Deputy Foxe raised a query about the length of time it will take the ERSI to complete this study. There is inspired information which indicates that the Commission will bring forward the official reform proposals by June. Therefore, any analysis will have to be completed by June, the official deadline. Deputy Foxe made some helpful comments in regard to an all-party committee. Such a committee are necessary.

We need to get away from the concept of bashing the Government, the Minister or whoever. So far as I can see, all the bashing on this occasion has been done by the Fianna Fáil MEPs who have disgraced themselves. Anyone who has dared to question the proposals put forward by the Commission has been harangued, abused and insulted. As late as today I read in the paper what MEP Killilea had to say. Every second day we have the same thing from MEP Paddy Lane, a former President of the IFA. This is a disgrace. Every Member of the House understands the seriousness of the issue and those people are being totally irresponsible. They are weakening and damaging Ireland's case. We should not have to put up with this.

I was very taken by Deputy Clohessy's statement. He has faced up to the issue. I only hope that the Progressive Democrats will exert their influence within the Government to ensure that an objective study is carried out and an all-party committee are set up to study the matter. As he rightly pointed out, there is a crisis and it is up to all interest groups in the agricultural sector to get together and solve the problem. That is what is needed. We do not expect the Progressive Democrats to vote with us on this motion, but perhaps they can exert sufficient influence and leverage within the Government to see to it that a proper defence of our case is made.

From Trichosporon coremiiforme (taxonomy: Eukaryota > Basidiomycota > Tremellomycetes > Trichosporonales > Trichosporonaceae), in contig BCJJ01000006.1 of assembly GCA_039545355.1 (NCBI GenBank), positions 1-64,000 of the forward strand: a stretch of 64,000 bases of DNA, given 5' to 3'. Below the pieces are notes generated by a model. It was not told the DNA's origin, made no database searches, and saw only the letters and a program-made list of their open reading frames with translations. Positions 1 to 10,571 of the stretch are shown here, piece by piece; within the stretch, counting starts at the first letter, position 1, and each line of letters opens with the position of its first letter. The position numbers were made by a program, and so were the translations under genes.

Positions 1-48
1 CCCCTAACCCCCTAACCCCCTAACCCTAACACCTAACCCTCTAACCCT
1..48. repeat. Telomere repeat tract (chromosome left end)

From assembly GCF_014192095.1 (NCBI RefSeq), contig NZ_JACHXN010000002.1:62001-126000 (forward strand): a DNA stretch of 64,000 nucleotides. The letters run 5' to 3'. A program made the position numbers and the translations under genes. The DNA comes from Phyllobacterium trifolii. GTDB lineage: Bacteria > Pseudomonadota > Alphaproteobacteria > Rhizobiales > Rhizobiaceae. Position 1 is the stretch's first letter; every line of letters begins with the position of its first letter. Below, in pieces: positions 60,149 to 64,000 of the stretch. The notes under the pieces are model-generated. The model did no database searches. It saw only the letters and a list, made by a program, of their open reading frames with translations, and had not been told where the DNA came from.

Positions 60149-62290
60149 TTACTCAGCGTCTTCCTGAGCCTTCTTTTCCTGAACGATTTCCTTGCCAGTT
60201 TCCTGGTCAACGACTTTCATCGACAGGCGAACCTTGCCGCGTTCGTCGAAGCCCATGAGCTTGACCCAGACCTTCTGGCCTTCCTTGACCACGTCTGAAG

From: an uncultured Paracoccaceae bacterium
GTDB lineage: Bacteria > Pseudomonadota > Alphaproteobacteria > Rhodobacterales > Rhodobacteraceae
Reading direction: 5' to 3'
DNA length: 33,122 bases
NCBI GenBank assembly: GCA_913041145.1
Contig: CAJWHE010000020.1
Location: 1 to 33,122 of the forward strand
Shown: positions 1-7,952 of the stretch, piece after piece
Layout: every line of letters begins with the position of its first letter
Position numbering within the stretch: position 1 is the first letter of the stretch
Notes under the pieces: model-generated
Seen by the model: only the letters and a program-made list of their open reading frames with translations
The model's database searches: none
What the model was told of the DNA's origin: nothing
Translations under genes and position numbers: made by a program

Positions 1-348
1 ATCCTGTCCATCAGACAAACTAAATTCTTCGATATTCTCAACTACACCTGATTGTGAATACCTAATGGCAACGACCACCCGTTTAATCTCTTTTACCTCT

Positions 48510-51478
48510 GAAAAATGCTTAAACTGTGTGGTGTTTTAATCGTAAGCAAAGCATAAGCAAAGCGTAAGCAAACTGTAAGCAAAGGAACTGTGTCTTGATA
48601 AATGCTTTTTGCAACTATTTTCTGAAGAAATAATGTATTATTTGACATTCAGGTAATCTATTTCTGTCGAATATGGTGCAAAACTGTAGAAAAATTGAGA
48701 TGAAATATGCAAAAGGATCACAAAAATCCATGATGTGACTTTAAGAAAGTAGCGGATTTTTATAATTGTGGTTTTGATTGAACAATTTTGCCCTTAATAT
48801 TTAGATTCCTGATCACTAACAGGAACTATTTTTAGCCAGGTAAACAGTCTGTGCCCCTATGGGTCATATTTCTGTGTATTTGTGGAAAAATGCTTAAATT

The proposals have been put forward. The document exists and it was leaked deliberately. It is a favourite ploy to float ideas and leak documents to see what the response will be. The Government should act immediately on the basis of the document and not wait until June. By their silence, there is an acceptance of that document. I ask the Minister here tonight to bring that message back to the Government. We believe there should be strident opposition to these proposals.

A little fast braking is needed here now, I am afraid, as it is 8.30 p.m.

He has been in the fast lane for a long time.

I commend the motion to the House and ask Members for their support.

Amendment put.